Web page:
When Do Ducks Molt? 3 Seasons

When Do Ducks Molt

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We are all familiar with chicken molts, however, little is known about duck molting. Any new duck owner when finds a huge amount of feather in the coop immediately goes into panic mode.

It is natural to think of the worst, a predator attack maybe or conflict between the flock members until you see them happily waddling and going about their business as usual.

Duck Molting

As you raise chickens, you get accustomed to flock molting once a year in the fall. Ducks are hardcore molters, however, the way they molt is different from the chickens.

Molting or dropping of old feathers is vital for their survival as well as flight, insulation, floatation, and the ability to attract a breeding partner.

Old, worn feathers are replaced by new ones. The new, clean, regenerated feathers reduce the risk of attracting mites and parasites.

Most birds follow a yearly sequential molt whereas ducks have a simultaneous molt.

The pattern of molt is barely noticeable in ducks, they tend to drop old feathers over the year in multiple molting periods.

When Do Ducks Molt?

Ducks nearly drop all feathers at once and try to speed things up by scratching and plucking them with their bills.

These feathers regrow quickly into a new, nice set of feathers in a matter of weeks.

Ducks go through two major molting periods, one in late winter/early spring molt and the summer molt. Besides these molting periods, ducks also go through juvenile molt when they are young.

Juvenile Molt

The Juvenile molt is the first molt experienced by the ducks at the age of 10 to 12 weeks as ducklings go outside. Ducklings grow their first set of feathers by 6-7 weeks of age.

At this point, it is hard to tell apart male and female ducks. As they begin to drop their first set of juvenile feathers, the new ones start to grow with different colors depending on the sex. Now, you can distinguish between male and female ducks.

Late Winter/Early Spring Molt

It is more of a subtle molt, the owner might not even notice as most probably only a few strands of feathers would be found around the coop.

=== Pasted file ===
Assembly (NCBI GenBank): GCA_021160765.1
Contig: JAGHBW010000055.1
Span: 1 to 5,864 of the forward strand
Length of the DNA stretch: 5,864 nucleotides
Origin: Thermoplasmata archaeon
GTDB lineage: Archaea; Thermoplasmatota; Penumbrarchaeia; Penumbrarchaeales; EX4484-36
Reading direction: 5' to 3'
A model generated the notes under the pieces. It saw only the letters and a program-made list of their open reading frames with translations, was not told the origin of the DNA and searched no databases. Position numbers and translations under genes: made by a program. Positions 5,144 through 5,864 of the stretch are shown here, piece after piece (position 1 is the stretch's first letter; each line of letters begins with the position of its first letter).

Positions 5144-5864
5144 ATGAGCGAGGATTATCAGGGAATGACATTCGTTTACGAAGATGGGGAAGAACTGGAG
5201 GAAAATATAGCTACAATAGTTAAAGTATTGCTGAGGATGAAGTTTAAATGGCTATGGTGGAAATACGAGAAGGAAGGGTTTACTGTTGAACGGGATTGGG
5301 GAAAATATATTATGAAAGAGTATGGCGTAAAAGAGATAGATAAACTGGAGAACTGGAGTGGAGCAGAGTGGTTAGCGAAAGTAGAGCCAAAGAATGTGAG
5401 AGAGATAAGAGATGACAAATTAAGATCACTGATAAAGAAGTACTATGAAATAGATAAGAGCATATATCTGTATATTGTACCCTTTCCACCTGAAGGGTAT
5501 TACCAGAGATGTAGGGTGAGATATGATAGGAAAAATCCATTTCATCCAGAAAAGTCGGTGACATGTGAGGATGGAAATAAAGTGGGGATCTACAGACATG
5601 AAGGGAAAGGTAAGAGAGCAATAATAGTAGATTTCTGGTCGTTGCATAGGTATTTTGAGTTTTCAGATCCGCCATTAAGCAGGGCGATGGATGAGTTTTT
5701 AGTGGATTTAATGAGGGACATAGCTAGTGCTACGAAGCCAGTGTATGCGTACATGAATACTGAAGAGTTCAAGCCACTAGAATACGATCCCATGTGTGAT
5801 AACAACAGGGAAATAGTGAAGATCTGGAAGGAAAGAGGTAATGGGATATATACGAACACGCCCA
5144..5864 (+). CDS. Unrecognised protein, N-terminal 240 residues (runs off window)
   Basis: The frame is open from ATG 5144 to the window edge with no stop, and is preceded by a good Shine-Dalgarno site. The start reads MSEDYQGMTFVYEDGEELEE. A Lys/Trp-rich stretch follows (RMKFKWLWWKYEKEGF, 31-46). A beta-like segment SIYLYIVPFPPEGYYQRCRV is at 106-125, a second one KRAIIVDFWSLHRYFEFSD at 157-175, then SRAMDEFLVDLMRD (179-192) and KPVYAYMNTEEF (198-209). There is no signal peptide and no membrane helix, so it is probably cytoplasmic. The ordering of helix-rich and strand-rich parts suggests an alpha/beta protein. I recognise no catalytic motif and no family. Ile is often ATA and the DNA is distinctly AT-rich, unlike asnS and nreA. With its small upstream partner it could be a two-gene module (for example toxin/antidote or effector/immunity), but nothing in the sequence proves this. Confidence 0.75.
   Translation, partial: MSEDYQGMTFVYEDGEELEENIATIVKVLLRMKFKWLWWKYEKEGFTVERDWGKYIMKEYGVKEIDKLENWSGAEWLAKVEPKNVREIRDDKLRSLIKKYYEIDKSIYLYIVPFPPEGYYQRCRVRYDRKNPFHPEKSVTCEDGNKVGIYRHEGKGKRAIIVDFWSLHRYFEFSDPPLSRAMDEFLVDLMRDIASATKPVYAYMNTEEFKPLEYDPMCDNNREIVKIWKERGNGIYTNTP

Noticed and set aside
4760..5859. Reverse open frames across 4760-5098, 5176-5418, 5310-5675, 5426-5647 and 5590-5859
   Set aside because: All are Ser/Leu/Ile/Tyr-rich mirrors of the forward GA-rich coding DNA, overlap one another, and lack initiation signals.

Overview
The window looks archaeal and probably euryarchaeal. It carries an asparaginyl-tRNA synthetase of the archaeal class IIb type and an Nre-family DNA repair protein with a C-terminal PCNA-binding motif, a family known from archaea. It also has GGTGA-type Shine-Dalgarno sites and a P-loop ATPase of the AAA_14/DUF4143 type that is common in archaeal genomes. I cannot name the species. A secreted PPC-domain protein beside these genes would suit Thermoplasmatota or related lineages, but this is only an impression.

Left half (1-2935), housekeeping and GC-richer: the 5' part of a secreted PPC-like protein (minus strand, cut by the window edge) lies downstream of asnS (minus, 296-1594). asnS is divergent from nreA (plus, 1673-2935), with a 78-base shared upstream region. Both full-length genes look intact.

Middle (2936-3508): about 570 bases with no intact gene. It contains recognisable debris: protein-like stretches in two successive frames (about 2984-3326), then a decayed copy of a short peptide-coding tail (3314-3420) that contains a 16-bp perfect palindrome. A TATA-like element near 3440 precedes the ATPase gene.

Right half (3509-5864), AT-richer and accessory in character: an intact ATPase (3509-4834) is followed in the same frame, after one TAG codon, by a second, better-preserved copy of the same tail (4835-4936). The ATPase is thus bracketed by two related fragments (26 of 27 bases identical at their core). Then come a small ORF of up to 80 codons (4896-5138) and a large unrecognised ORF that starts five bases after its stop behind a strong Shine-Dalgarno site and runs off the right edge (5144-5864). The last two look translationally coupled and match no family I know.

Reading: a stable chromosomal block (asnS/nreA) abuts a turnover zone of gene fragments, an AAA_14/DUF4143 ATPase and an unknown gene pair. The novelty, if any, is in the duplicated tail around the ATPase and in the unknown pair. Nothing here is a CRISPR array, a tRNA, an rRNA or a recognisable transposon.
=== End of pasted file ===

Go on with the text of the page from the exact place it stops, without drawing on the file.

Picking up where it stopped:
As the spring approaches, the drake turns to romance, this particular time period is all about mating for a duck.

The young drake sheds its drab winter feathers for better and brighter “nuptials” plumage.

It is also called “nuptials molt” when the drake wants the best plumage than the other ones to attract females. During this time, hens will also be seen supporting brighter bars and wing speculum markings.

Summer Molt

As the breeding season ends, ducks go through a major makeover. The summer or eclipse molt happens in mid-summer and takes more than 2 to 3 weeks.

Saying goodbye to the excitement of the mating seasons, ducks molt out of their nuptial plumage and into plain, drab, eclipse plumage.

The drake drops its fancy feathers and replaces them with dull, muted plumage quite similar to hens.

During the eclipse molt, ducks will not only lose their feathers but some of their downy undercoats as well. Mostly, ducks shed all their primary feathers, fret not, they do not run around naked.

Ducks are covered by their top, sleek waterproof feathers that keep them afloat. Female ducks regenerate their flight feathers whereas male ducks retain their wing feathers for flying and defense. Learn Why Do Ducks Wag Their Tails?

What to Do During the Molting Period?

Though there is no need to do anything differently, you can help by improving their diet and adding a specific quantity of protein. Duck and waterfowl feathers are made of 86% amino acids (building blocks of protein).

During molting, a duck’s body tends to regrow feathers, a protein-rich diet would be helpful. Wild ducks need to eat 1000 bugs and slugs to get enough protein for feathers regrowth.

According to studies, Switching to a high protein diet, give extra mealworms, or extra free-ranging time to get the essential boost of nutrients.


Like chickens, ducks molt as well, twice a year. It does not last forever, you can tell the duck is molting when there is a reduction in egg production, subdued behavior, or when clumps of feathers are scattered everywhere.

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